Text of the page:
Thursday, January 5, 2012

Breasts: What Just Happened Here?

Ok, now that I've got your attention, let me explain. :-P

It is a known fact that motherhood changes a woman's body. This includes her hips, her abdomen,  and her breasts.

It is a myth that breastfeeding causes deflated, saggy boobs.

Pregnancy causes the changes in your breasts.

But, I know some women worry that breastfeeding will cause their breasts to sag and be deflated. And I know lots of women that breastfeed their first baby, even if only or a short time, and then wonder, "Breasts: What Just Happened Here?" This is because after weaning they suddenly feel like their boobs are a half-inflated balloon. But, I repeat, it is NOT breastfeeding that causes these changes. It is pregnancy and it is based on a wide array of factors.

Studies have shown that the following factors are most indicative as to whether a woman's breast will sag postpartum:

1) Age---So your breasts are more likely to sag if you are older. Go figure. So will the skin under your neck, on the backs of your arms, and your stomach. And breastfeeding doesn't have anything to do with those areas.

2) Higher BMI---Ok, I am NOT a fan of BMI, but I don't want to get into that right now. What I will say is that people with higher BMIs typically have more skin/fat that is capable of sagging. I myself currently have a BMI of 31, which is considered just over the edge into the obese range. And I certainly have some extra skin/fat hanging around. So it is only natural that I would experience more sag with a higher BMI than a person that is a size 2 with minimal body fat.

3) Higher Number of Pregnancies--- This one is a no-brainer. A woman with one pregnancy will have a lesser degree of sag than the person that had 10 kids. Here is a fun example. My grandma had 10 children. She breastfed the younger children, then used formula for the older children. I hate to say it, but she has a LOT of sag. My mother had 3 children and did not breastfeed any of them. She has more sag than my aunt that had 2 children and did breastfeed. And my aunt that had no children has never had a sagging issue.

So, to summarize:
          0 children = minimal sag
          2 breastfed children= some sag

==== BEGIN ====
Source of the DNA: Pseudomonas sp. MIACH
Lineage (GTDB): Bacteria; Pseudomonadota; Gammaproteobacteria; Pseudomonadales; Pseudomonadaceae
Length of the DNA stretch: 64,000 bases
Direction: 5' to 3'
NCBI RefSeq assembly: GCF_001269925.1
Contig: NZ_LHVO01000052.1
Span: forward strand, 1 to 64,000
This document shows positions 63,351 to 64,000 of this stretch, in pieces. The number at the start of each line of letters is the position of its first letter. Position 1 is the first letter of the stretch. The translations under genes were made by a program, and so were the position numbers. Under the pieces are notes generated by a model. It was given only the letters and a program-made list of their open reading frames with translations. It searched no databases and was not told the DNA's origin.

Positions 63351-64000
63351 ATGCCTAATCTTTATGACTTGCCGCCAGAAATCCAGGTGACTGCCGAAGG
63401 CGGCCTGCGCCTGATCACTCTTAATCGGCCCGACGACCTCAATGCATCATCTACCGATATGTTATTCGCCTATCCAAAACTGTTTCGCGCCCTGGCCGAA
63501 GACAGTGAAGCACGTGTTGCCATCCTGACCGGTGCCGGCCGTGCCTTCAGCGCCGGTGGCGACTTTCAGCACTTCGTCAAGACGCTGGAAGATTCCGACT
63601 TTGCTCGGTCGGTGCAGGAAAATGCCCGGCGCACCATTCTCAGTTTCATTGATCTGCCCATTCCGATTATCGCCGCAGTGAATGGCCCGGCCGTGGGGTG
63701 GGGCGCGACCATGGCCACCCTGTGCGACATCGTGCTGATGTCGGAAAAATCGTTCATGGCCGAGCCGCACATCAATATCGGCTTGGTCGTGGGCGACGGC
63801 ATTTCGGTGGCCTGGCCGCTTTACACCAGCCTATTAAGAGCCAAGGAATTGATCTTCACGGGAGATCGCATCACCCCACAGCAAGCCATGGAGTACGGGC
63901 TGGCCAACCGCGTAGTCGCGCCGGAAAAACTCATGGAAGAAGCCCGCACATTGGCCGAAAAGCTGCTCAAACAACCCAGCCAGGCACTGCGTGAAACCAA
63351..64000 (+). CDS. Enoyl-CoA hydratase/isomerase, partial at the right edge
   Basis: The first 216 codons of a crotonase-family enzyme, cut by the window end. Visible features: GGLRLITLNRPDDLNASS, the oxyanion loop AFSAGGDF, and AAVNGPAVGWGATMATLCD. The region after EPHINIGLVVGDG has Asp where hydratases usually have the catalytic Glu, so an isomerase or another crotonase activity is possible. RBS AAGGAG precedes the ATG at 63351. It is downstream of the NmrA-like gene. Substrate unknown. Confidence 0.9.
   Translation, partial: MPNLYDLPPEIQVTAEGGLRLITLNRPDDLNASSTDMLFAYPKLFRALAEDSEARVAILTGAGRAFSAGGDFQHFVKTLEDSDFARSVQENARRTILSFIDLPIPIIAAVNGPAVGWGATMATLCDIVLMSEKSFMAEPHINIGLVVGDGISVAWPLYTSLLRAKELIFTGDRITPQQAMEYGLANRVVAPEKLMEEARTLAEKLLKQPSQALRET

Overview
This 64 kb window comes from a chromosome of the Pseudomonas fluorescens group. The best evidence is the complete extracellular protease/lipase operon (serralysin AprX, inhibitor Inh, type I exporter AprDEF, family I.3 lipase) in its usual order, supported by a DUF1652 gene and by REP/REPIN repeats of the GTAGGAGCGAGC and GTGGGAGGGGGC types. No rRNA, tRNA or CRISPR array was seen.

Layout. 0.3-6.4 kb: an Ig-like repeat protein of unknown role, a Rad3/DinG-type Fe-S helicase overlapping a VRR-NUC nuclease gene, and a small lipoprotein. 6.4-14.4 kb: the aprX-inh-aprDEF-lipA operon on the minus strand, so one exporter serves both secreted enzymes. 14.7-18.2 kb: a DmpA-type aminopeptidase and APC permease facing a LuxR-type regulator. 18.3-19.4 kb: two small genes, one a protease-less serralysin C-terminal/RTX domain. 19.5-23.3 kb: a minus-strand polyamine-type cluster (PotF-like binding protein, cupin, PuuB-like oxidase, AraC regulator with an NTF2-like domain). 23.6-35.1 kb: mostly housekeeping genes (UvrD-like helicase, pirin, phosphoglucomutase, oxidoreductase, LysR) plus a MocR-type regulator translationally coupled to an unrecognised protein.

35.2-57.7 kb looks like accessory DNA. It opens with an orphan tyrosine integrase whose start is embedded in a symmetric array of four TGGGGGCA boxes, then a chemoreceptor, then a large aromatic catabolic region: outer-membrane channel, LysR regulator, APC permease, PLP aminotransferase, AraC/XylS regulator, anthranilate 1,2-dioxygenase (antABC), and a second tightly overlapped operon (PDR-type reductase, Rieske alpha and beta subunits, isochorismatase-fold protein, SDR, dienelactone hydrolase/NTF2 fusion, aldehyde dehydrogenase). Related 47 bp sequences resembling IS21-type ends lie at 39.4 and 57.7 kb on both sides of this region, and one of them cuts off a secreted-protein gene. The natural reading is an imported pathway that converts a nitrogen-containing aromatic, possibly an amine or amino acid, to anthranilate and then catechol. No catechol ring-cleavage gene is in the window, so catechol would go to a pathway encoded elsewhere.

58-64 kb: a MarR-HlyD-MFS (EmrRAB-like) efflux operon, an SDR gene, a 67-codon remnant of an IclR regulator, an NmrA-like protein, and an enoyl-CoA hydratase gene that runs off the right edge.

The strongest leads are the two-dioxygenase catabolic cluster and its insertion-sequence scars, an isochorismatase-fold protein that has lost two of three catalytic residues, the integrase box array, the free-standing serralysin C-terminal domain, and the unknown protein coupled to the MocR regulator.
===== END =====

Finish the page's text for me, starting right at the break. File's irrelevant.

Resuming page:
3 formula fed children= more sag
          10 children = why are my boobs by my belly button? (Sorry grandma, haha).

4) Larger Pre-pregnancy Breasts--- This is another no-brainer. Larger pre-pregnancy breasts means that you have more room for them to sag. If they were tiny, there would not be as much for gravity to affect and not as much skin to allow them to sag. To me, this is also related to "Higher Number of Pregnancies." I went up a cup size at least with each pregnancy. So I was more likely to sag postpartum when I was a size C coming in to my 3rd pregnancy than I was when I was a size A going in to my 1st pregnancy. Like I said, no-brainer.

I'm sure you can find other factors, but these seem to be the ones I hear most often. And genetics. I mean, if your mom's boobs sagged, her mom's boobs sagged, etc and etc....then you will probably sag to a similar degree.

You see, it is the biological chain of events that happen during pregnancy and immediately after delivery to prepare your body for breastfeeding that cause the changes in your breast. Whether YOU plan on breastfeeding or not, your BODY will still prepare for it. That means you will produce colostrum and your milk will come in, whether you choose to breastfeed or use formula. It is these biological changes that cause the changes in your breast, not breastfeeding.

So, after your baby is born, you will realize that your breasts have changed slightly. But if you breastfeed, they will feel more full and firm while you are breastfeeding. After weaning, you will REALLY notice the changes caused by pregnancy. Think about it. Even if you only nurse for a few months, that is a few extra months of having your breasts filled with milk, feeling heavier, full, and firm. And we all know how cleavage is enhanced when your milk comes in.

After weaning, your milk will dry up. They will no longer feel heavy, full, or firm because of the milk. But YOU will still be used to how they felt while breastfeeding. So the absence of milk will make them feel more saggy and deflated. In truth, they would feel that way if you had decided to not breastfeed. The only difference is that they would have had that saggy, deflated feeling in the weeks after delivery.

And remember that it takes around 6 months after birth or weaning for breasts to adjust and start to feel "normal" to you. I'm still nursing and Monkey is 12 months old. If we suddenly weaned right now, I would not expect my boobs to feel normal again until he is around 18 months.

So there you go. If you choose to breastfeed, don't sit there after you wean, look at your breasts, and try to figure out what just happened. Instead, sit there, look at your breasts, and think, "Hmmm. I've been wondering when this would take effect."

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